Revision 18-4; Effective October 1, 2018
The cost-sharing cap is the maximum amount of out-of-pocket expenses a household is required to pay during the certification period. When a household reaches its cost-sharing cap during the certification period, the household is not required to make copayments for the remainder of the certification period. Households are assigned a cost-sharing cap and a reporting threshold at application and at each redetermination. The reporting threshold is the amount in expenditures the household must report to the enrollment broker. The threshold is a cushion to ensure additional cost-sharing expenditures are not made during the period the enrollment broker and the health plan process the documentation.
The cost-sharing cap amount and reporting threshold are based on the household’s net income as it relates to the FPIL amount.
The cost-sharing cap is 5.0% of the total net income for the term of coverage. The reporting threshold is 4.75%.
The household is informed of the reporting threshold and sent a medical payments form (MPF) with the welcome letter and enrollment packet. The MPF helps the family track medical expenditures by type, date and amount.
D—1841 Cost Sharing Processing
Revision 20-4; Effective October 1, 2020
The household must complete and submit the MPF to report that it meets the cost sharing cap.
When the MPF is submitted, the Enrollment Broker reviews the types of expenses listed on Form. The household is not required to provide receipts. Valid medical expenses include:
- enrollment fees, if applicable;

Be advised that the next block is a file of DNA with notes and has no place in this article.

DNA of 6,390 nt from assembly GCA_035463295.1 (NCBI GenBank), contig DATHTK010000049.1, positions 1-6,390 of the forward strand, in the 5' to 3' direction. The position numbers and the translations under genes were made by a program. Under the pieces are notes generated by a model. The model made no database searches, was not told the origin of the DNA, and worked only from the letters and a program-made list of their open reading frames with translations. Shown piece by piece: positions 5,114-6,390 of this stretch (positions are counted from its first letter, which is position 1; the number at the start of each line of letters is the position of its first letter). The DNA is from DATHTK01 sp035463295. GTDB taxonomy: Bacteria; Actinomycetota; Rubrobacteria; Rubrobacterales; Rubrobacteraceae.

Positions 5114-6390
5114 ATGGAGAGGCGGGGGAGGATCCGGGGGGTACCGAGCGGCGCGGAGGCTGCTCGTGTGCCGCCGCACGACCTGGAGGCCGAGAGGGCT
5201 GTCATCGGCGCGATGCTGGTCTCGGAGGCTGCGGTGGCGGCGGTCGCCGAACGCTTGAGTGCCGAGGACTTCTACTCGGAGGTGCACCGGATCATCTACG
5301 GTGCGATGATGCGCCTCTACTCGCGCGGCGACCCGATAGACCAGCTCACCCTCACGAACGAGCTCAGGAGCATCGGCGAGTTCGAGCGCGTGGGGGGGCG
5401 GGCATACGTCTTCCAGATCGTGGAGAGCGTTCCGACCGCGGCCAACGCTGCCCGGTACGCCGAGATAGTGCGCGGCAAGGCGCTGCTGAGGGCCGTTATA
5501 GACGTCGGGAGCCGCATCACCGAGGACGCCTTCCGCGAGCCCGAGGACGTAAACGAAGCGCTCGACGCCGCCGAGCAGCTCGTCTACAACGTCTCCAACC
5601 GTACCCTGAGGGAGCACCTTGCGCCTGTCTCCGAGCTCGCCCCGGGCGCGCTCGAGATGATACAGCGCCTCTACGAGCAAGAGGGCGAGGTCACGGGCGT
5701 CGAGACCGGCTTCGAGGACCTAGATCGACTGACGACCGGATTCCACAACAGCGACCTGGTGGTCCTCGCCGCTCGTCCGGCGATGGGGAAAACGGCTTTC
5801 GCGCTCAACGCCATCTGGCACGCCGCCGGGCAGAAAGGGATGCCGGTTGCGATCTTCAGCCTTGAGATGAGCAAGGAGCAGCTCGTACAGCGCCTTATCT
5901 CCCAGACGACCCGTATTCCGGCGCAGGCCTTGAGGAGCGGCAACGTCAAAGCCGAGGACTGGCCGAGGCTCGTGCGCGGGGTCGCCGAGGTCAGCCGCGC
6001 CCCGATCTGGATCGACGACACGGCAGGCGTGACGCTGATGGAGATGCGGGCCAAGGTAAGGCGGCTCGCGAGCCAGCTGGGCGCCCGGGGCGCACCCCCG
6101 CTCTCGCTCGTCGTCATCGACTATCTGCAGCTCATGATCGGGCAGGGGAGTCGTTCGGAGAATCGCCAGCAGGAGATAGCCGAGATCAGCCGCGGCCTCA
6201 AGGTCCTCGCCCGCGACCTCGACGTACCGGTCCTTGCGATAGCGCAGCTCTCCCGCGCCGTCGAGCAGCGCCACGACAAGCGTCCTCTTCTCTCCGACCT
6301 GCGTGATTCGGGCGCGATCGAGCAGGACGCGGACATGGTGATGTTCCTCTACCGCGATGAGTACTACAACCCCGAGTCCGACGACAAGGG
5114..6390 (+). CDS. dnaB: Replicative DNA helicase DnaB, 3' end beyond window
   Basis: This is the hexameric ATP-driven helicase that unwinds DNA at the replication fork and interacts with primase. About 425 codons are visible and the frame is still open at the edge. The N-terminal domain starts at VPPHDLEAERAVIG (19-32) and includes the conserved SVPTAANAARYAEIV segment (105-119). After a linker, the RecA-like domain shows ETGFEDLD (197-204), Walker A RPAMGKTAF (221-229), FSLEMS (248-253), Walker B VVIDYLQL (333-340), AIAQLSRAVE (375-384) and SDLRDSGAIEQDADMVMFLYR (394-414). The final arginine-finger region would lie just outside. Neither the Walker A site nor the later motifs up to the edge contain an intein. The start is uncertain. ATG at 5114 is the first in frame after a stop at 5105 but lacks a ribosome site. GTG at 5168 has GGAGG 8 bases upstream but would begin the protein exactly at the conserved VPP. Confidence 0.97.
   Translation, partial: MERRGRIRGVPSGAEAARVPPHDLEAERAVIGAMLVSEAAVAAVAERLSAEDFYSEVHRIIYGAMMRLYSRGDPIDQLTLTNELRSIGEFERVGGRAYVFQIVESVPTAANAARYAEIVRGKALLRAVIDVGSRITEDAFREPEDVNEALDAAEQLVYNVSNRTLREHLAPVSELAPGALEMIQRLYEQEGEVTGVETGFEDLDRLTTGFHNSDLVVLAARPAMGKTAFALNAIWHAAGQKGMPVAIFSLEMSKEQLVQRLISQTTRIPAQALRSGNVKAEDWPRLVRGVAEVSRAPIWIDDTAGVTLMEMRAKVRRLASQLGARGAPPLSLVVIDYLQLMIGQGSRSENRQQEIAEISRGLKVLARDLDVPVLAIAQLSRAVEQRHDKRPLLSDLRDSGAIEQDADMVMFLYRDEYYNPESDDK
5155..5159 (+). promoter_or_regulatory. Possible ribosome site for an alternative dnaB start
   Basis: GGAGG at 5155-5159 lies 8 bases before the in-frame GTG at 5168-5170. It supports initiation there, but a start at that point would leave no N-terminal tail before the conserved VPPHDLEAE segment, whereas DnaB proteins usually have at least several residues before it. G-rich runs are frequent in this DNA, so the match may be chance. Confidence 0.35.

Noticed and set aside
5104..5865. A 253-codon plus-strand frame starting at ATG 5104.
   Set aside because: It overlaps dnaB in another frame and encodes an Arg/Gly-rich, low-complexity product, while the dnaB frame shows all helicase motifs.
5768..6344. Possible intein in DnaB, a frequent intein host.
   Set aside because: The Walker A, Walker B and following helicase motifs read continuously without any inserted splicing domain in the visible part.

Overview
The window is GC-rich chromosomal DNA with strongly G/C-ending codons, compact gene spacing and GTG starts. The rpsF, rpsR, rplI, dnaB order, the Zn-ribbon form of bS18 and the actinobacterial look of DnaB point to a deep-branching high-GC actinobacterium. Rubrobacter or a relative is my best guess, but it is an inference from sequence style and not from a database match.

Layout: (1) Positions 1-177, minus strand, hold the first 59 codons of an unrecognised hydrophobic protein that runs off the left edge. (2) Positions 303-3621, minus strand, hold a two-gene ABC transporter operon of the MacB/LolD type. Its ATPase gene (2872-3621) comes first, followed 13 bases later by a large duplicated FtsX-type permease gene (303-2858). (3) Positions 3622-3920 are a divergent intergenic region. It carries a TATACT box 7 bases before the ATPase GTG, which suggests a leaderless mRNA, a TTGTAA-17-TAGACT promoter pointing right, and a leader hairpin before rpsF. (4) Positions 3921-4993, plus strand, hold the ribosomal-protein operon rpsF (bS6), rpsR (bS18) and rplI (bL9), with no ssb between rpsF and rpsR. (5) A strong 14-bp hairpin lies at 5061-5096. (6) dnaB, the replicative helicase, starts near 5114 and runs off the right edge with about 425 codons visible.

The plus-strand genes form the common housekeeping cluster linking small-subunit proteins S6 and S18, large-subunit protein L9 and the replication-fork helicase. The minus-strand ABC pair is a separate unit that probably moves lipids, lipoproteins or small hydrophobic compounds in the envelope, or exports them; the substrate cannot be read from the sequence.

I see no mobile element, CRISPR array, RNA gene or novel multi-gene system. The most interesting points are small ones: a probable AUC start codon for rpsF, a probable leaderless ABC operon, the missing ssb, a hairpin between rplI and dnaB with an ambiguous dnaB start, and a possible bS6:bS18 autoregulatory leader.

- office visit copayments;
- prescription medicines;
- emergency room visits;
- inpatient or outpatient hospital care; and
- out-of-pocket expenses, such as dental or vision.
The Enrollment Broker reviews the amounts and dates of the expenses to ensure that the household incurred the expenses during the current certification period.
If the household meets the cost sharing cap, a Cost Share Met (CSM) letter is sent to inform the household that it is exempt from copayments for the remainder of the current certification period. The Enrollment Broker notifies the affected health plan within two business days. The health plan is responsible for issuing a new identification card reflecting the absence of copayments.
If the household does not meet the cost sharing cap, the Enrollment Broker triggers a Cost Share Not Met (CSN) letter to inform the household that the cost sharing limit was not met. The following situations may cause the household not to meet the cost sharing cap:
- invalid expenses;
- expenses incurred outside the current certification period;
- valid expenses, but the dates and amounts are blank; or
- the total amount listed on the form is less that the cost sharing cap/threshold.
The CSN includes the cost sharing limit and the total amount of valid expenses submitted. An MPF is included with the CSN.
D—1842 Cost Sharing Re-Evaluation
Revision 13-4; Effective October 1, 2013
The household’s cost sharing is re-evaluated at redetermination and the six-month income check.
For children who are currently enrolled, the Enrollment Broker does not use new income for eligibility determination.
The Enrollment Broker determines if all information is present to complete the evaluation at the six-month income check. If the income verification is not received and the reported income:
- increases, the Enrollment Broker recalculates the cost sharing for the household. A Cost Sharing Recalculation (CSC) letter is sent to inform the household that the change was complete and provides the household with the new cost sharing amount.
- decreases, a cost sharing re-evaluation is not processed. The Enrollment Broker sends a CSC No Change letter to inform the household that there is no change to the family’s cost sharing obligation.
When no information is missing, the Enrollment Broker uses the new income reported during the six-month income check to determine if there has been a change in the household’s cost sharing amount.